FRIEND OF THE NIGHT: ALOHA FRIDAY ZINE
One photographer’s quest to capture friends, dance parties, and above all, Aloha.
Photos from Gillian’s soon-to-be-released Aloha Friday #3
[/sidebar] Photos of photos. Grady Gillan’s zine project, Aloha Friday.
In Hawai‘i, the term “Aloha Friday” is a tossed around like loose change. When Grady Gillan first moved to Honolulu five years ago from Tucson, Arizona, he recalls being confronted with the term and thinking it was in reference to a substantial state holiday or its equivalent. Imagine his reaction when he found out that Aloha Friday took place every Friday here. As an appropriation of that amicable, “just because” spirit, Aloha Friday is now also the name of Gillan’s zine project documenting the goings-on of Honolulu. Roughly 36 pages in length (front to back), each issue of Aloha Friday is packed with poignant capturings of faces and places, both familiar and foreign; a testament to our eternal desire to preserve all that is fleeting.
“It’s really interesting that here in Hawai‘i people feel the need to document everything,” observes Gillan. “Having your picture taken has become such an integral part of going out.” I find myself nodding to this statement in agreement, which at first seems a bit of a criticism. However I sense that we both harbor a secret liking to this social peculiarity. Flipping through those pages containing grainy black-and-white simulacra, it’s easy to be overcome with a strange sort of sentimentality. The photographs therein are mimetic stills lifted from quotidian corporeality: the detritus of our yesterday, the collective “last night,” our zeitgeist.
All of which gets me thinking – perhaps the subjects of these pictures aren’t the only way Gillan gets us all nostalgic. Gillan tells me that he draws influence from images from the ’60s, mid to late ’90s, and Studio54. Clearly a sucker for vintage-era nostalgia, he’s unknowingly resurrecting an entire subculture in the use of his chosen medium. Zines (essentially small-scale, self-made periodicals) are often thought to have been creations realized in the early ’80s with the rise of punk and anarchism. During that time, the ideology fueling the zine dream was that they function primarily as a means to communicate unbiased, non-corporate, unpolitically charged information to a targeted audience. These niche crowds also found zines appealing because they were DIY. This makes perfect sense. Dig back a little further and you’ll discover that its true roots lie in schools of art such as Dada and Fluxus and in political movements such as Situationism. Dada (fervent in and around the 1920s) represented rebellion in the form of subversion and absurdity. As a result, zines presented themselves as the perfect outlets to subvert the established form of the periodical, the magazine.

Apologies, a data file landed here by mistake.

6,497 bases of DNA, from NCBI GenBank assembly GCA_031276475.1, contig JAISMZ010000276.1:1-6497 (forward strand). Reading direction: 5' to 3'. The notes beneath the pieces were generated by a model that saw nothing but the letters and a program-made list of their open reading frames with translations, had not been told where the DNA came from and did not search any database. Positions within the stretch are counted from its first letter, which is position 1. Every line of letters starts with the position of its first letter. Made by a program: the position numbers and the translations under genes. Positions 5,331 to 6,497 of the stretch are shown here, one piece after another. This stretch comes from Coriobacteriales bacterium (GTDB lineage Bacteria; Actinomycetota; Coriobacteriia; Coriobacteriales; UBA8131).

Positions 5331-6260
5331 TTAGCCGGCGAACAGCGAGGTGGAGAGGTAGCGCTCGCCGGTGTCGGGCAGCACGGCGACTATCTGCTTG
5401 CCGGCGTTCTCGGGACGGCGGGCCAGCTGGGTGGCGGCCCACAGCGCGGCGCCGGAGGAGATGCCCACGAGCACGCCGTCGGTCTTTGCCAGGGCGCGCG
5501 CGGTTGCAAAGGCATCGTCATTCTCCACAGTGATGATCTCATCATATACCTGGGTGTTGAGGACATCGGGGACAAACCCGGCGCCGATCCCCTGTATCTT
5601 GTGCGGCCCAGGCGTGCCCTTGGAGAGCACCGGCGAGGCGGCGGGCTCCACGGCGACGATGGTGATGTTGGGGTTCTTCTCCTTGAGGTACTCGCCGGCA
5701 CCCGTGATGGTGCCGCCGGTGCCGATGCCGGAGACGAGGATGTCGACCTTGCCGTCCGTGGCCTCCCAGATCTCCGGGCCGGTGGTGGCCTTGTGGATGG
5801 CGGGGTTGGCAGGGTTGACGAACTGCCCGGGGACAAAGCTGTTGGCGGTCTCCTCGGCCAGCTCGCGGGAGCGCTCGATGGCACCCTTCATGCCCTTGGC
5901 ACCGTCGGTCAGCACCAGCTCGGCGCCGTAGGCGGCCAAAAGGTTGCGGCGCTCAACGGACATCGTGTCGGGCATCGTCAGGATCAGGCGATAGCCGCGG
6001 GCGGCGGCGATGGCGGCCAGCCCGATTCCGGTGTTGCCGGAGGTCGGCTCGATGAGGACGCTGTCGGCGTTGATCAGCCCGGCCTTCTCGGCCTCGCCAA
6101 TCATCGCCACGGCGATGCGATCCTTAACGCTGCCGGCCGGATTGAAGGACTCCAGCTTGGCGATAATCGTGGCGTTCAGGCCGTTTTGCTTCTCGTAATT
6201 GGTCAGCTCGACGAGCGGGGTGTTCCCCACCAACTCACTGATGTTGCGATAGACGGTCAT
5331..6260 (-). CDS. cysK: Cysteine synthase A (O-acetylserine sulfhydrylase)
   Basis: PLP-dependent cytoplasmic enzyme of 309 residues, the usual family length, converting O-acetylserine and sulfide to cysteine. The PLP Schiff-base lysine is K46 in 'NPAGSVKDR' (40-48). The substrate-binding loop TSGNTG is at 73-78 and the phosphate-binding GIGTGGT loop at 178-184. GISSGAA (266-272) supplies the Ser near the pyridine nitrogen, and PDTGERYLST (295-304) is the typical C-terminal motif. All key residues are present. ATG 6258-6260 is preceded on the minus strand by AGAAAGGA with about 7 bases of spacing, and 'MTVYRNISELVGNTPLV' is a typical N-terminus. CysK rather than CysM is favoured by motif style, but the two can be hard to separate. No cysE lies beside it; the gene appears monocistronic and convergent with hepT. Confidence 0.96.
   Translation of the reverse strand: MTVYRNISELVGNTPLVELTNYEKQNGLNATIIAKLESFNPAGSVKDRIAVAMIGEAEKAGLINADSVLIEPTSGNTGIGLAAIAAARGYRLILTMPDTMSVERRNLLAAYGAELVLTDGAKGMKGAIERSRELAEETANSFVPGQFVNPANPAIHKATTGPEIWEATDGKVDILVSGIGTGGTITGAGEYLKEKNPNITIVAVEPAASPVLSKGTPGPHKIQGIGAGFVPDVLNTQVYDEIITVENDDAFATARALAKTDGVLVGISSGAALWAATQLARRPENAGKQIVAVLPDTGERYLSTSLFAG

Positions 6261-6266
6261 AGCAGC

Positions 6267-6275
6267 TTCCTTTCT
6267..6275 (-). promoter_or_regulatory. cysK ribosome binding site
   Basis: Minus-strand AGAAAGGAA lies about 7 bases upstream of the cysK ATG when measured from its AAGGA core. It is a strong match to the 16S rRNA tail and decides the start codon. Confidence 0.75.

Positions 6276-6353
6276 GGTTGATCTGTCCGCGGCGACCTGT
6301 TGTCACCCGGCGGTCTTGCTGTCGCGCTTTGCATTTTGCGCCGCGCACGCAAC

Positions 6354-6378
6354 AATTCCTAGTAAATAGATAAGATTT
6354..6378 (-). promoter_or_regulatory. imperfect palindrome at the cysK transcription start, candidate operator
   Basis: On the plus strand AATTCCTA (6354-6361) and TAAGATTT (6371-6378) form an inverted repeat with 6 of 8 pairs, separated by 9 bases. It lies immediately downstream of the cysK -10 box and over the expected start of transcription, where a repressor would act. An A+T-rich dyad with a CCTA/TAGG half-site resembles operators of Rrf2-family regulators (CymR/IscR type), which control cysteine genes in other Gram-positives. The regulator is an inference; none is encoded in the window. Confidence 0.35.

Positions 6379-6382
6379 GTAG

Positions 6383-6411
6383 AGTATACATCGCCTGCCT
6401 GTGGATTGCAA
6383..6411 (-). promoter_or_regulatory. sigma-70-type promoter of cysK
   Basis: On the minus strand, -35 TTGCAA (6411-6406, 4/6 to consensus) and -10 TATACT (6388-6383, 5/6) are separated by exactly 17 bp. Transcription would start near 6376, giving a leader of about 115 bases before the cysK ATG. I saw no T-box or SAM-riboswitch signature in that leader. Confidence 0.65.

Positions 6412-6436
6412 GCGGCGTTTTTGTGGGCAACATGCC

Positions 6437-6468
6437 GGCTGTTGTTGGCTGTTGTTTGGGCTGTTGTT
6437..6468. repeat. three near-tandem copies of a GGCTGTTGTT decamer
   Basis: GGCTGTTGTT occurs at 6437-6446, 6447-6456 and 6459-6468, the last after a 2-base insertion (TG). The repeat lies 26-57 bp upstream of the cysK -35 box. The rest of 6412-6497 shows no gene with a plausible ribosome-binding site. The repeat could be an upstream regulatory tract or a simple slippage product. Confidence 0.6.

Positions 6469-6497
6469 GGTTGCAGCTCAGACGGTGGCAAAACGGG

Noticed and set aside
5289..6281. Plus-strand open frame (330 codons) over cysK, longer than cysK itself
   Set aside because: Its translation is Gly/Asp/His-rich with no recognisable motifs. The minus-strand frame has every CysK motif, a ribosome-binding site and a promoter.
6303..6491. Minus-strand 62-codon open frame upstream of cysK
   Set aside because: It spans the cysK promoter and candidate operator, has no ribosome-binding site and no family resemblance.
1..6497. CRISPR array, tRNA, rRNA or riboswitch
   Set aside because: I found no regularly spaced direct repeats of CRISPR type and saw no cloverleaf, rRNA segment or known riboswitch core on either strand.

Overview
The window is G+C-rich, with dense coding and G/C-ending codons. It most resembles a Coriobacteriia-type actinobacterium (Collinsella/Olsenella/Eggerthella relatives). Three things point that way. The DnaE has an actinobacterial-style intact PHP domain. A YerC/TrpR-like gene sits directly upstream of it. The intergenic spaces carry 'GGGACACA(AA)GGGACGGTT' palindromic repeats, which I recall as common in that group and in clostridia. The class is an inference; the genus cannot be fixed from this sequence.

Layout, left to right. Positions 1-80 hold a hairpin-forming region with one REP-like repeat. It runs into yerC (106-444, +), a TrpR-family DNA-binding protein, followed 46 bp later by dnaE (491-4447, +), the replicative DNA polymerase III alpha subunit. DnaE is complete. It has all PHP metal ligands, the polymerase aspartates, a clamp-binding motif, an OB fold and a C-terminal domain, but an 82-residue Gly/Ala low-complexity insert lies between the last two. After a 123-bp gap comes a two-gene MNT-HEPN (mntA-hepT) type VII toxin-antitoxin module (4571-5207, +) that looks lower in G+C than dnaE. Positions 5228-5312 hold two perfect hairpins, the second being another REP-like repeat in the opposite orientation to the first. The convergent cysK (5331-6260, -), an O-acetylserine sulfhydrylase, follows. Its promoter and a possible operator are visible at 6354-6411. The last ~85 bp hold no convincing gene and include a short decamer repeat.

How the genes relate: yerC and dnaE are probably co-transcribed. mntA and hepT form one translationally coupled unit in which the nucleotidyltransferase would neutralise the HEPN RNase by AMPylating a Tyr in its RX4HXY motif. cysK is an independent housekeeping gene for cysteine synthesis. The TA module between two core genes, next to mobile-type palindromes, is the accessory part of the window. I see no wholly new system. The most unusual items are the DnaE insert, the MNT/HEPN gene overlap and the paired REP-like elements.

Aloha Friday issues one and two were released to great acclaim; issue one was selected to be sold in Jeff Staple’s pop-up bookstore at the Waikiki Parc Hotel and both issues were acquired by the University of Hawai‘i at Mānoa for their Hawaiian Library’s permanent collection. Production for the second set of zines is already underway and slated for release at the end of the year. As a way of reviving the DIY spirit of decades past, Gillan is extending the opportunity to you, (yes, you) to become crystallized in this little piece of printed history. Up until September 1, you’ll be able to contribute to Aloha Friday’s Kickstarter, a funding platform for independent creative projects. In return, your name will be forever outfitted within its pages. It’s fitting that like the events and subjects Gillan captures within Aloha Friday’s pages, this opportunity is evanescent. “All good things must come to an end,” the great English poet Geoffrey Chaucer once uttered, but therein lies the beauty.
ARTiculations is a blog on culture and the arts by Carolyn Mirante for Flux Hawaii. Carolyn is a Honolulu-based art critic and Owner/Director of the Gallery of Hawaii Artists (GoHA), an alternative exhibition space dedicated to the contemporary arts in Hawai’i.